Familiar Songs - Their Authors & Histories

300 traditional songs, inc sheet music with full piano accompaniment & lyrics.

Home Main Menu Singing & Playing Order & Order Info Support Search Voucher Codes

Share page  Visit Us On FB

Previous Contents Next
Dark lowers the night o'er the wide stormy main, Till mild, rosy morn rise cheerful again; Alas ! morn returns to revisit the shore, But Connel returns to his Flora no more.
For see, on yon mountain, the dark cloud of death, O'er Connel's lone cottage, lies low on the heath;
While bloody and pale, on a far distant shore, He lies, to return to his Flora no more.
Ye light floating spirits that glide o'er the steep, O would ye but waft me across the wild deep; There fearless I'd mix in the battle's loud roar, I'd die with my Connel, and leave him no mor«.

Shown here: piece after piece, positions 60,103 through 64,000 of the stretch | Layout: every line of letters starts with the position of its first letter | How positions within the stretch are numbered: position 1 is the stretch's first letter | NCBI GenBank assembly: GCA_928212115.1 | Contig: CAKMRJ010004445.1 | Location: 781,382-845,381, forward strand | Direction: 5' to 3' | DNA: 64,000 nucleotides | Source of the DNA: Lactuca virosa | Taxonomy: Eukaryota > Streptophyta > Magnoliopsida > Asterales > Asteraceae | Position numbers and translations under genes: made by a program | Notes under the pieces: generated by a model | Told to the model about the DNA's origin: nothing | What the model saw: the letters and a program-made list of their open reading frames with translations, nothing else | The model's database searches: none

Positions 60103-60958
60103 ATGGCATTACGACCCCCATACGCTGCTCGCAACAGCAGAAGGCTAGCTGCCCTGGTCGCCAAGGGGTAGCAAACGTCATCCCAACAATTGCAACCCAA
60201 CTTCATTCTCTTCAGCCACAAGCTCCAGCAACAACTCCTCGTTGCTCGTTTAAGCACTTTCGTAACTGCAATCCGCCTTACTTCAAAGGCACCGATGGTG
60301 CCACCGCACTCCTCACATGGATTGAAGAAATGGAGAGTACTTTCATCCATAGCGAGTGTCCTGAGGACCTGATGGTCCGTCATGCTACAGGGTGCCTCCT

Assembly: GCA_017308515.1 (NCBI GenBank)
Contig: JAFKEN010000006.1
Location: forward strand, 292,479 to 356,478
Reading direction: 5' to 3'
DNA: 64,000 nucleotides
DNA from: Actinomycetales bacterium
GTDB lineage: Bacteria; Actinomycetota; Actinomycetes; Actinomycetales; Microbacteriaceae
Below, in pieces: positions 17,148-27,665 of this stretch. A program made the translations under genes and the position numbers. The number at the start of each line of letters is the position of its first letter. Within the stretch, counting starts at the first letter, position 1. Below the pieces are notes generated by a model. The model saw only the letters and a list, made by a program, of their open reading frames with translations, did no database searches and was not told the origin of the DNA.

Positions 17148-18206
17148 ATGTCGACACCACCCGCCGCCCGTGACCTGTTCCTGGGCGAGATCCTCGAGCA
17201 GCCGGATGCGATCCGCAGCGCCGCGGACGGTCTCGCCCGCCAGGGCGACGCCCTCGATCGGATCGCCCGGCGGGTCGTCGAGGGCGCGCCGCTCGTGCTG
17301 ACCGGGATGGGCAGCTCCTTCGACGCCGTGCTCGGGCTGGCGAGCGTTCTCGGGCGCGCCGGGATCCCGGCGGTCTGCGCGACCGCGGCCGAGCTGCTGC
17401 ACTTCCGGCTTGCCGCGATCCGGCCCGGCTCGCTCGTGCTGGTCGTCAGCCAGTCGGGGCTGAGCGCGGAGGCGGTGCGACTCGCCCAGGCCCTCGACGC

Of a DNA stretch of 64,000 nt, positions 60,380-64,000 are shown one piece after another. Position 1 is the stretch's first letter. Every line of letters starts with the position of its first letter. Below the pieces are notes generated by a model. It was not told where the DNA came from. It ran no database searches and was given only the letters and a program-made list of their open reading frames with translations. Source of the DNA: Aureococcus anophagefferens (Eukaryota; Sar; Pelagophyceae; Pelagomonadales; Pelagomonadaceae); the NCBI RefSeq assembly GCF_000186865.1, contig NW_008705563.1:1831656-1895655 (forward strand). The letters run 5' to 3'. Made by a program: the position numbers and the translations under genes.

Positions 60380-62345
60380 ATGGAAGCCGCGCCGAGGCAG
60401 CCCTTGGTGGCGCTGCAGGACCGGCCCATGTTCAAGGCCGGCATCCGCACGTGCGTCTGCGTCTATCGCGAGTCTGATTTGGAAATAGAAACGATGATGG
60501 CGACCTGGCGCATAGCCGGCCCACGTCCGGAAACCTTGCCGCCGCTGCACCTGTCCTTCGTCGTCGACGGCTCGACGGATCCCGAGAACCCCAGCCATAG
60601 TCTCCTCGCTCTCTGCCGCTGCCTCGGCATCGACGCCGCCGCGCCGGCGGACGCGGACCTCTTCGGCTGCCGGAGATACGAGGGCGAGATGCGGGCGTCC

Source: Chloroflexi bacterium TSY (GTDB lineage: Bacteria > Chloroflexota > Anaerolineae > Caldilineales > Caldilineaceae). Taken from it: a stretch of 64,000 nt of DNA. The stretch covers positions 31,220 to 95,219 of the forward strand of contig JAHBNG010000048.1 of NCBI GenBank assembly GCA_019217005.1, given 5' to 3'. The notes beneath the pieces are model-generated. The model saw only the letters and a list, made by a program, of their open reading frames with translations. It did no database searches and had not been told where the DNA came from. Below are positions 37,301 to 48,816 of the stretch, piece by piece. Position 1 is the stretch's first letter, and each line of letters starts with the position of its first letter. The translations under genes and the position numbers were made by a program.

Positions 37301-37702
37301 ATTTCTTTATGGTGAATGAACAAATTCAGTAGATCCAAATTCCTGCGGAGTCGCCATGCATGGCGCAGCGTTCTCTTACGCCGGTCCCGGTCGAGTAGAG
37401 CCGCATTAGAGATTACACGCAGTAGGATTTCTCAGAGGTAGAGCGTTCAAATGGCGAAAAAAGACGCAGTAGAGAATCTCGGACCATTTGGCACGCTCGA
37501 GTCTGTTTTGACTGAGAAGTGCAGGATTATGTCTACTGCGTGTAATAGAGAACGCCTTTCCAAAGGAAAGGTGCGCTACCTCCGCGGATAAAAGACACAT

The incident which gave rise to the following song, by Samuel Lover, has been the foundation of several other ballads, some of them translated from the ancient Irish. The story runs that Carolan, a blind harper, recognized his early love, Bridget Cruise, by the touch of her hand, although he had not met her for twenty years.
The old lover was playing by the water, when a ferry-boat drew near, and he chanced to assist the lady to alight. Turlogh O'Carolan, the bard, was one of the characters ot Ireland. He was born in Nobber, county Westmeath, in 1670, and was the last of the ancient race of Irish bards. He lost his eyesight at the age of sixteen. He made very beautiful words, but was chiefly noted for his exquisite melodies. Goldsmith, who had seen him in his boyhood, wrote in later life: " His songs may be compared to those of Pindar, they bearing the same flight of imagination."